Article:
Would the Prophet Muhammad have been anti-capitalist? Obviously, we cannot know. The Prophet’s experiences with mystical poetry, called “Revelation” by believing Muslims, are firmly grounded in their historical setting. They cannot offer direct insight on capitalism any more than they can provide a critique of Italian Futurism.
However, if we accept that Revelation was a historical event, and that the Qu’ran was provided to humanity based on where it was in 7th century Arabia (the Rationalist approach to Islamic philosophy), then we can reinterpret things to understand how they would apply in new periods.
For instance, although we obviously cannot cite a surah that chastises Italian futurists, we can certainly apply verses against iconography to the reactionary artistic movement. Similarly, an intelligent reading of the Qu’ran and the Prophet’s own life can provide us with the tools to speculate that he would have been an anti-capitalist today.
We have to begin with Muhammad himself, stretching back to the period before he was a Prophet. This is an area of his life that has unfortunately been obscured for many Muslims, due to the fantastical tales of 8th and 9th century storytellers. We shouldn’t arrogantly dismiss this “Folk Islam.” After all, it is an attempt to understand what prophethood even means. The historical record is very clear, though. Muhammad was a talented and deeply thoughtful man, but he was just that: a man. There were no hermits seeing the Light of God in his irises, and certainly no angels purifying his heart in the desert.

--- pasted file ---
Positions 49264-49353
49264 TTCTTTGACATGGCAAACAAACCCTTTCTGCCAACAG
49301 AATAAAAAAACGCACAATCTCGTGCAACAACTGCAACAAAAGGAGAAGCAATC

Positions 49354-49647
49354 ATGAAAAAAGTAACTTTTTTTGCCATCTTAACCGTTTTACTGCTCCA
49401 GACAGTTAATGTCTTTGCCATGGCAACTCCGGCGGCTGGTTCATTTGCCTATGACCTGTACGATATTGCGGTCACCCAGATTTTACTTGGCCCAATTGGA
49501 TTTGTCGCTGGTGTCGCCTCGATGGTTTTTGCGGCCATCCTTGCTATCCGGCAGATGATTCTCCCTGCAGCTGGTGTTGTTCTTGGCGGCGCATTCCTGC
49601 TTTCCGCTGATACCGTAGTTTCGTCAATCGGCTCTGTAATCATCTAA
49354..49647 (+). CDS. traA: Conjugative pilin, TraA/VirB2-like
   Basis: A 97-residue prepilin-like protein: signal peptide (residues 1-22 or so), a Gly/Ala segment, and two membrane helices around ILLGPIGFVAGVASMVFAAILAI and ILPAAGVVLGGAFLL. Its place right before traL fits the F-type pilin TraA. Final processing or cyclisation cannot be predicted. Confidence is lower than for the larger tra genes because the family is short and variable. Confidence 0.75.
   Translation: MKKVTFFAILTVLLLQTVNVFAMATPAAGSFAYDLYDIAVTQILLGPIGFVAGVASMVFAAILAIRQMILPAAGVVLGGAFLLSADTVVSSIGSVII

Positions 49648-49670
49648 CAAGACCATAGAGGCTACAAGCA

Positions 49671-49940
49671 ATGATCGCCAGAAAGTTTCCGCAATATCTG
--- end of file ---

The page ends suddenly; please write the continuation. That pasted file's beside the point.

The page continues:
Muhammad began his life as an orphan, and briefly experienced the severe marginalization of settled Meccan society before joining his uncle as a minor trader. His reputation as a smart and honest man quickly spread, gaining him the attention of his first wife Khadija, an extraordinary businesswoman who had overcome tribal patriarchy to run her own enterprise.
After she sent him off with one of her caravans, and he came back with wild profits, she proposed marriage and he accepted. As a result, Muhammad joined the most respected classes of his clan. It would be crude to call him “middle class,” but he was certainly a gifted and wealthy merchant who became an established and respected member of the Banu Hashim clan of the Quraysh.
This meant that he participated in every part of Meccan society. Contrary to the folk Islamic belief that he never participated in pre-Islamic polytheism, both the historical record and basic logic suggests otherwise. Muhammad could not have retained his position without praying to the idols housed in the Ka’aba, and participating in the sacrifice rituals that formed the crux of Meccan society.
Muslims may find this point controversial, however, if we are to understand Muhammad’s deep conflicts about Meccan society at all, then we have to accept that he was intrinsically a part of the society whose socioeconomic bases he would later attack.
As Reza Aslan writes in his book No god but God, Muhammad was always deeply conflicted about the flaws in Meccan society, and the fact that he was actively participating in them. Part of this is because Muhammad was too smart not to realize that if he was not able to join his uncle’s trading business, he would have undoubtedly died as an impoverished orphan.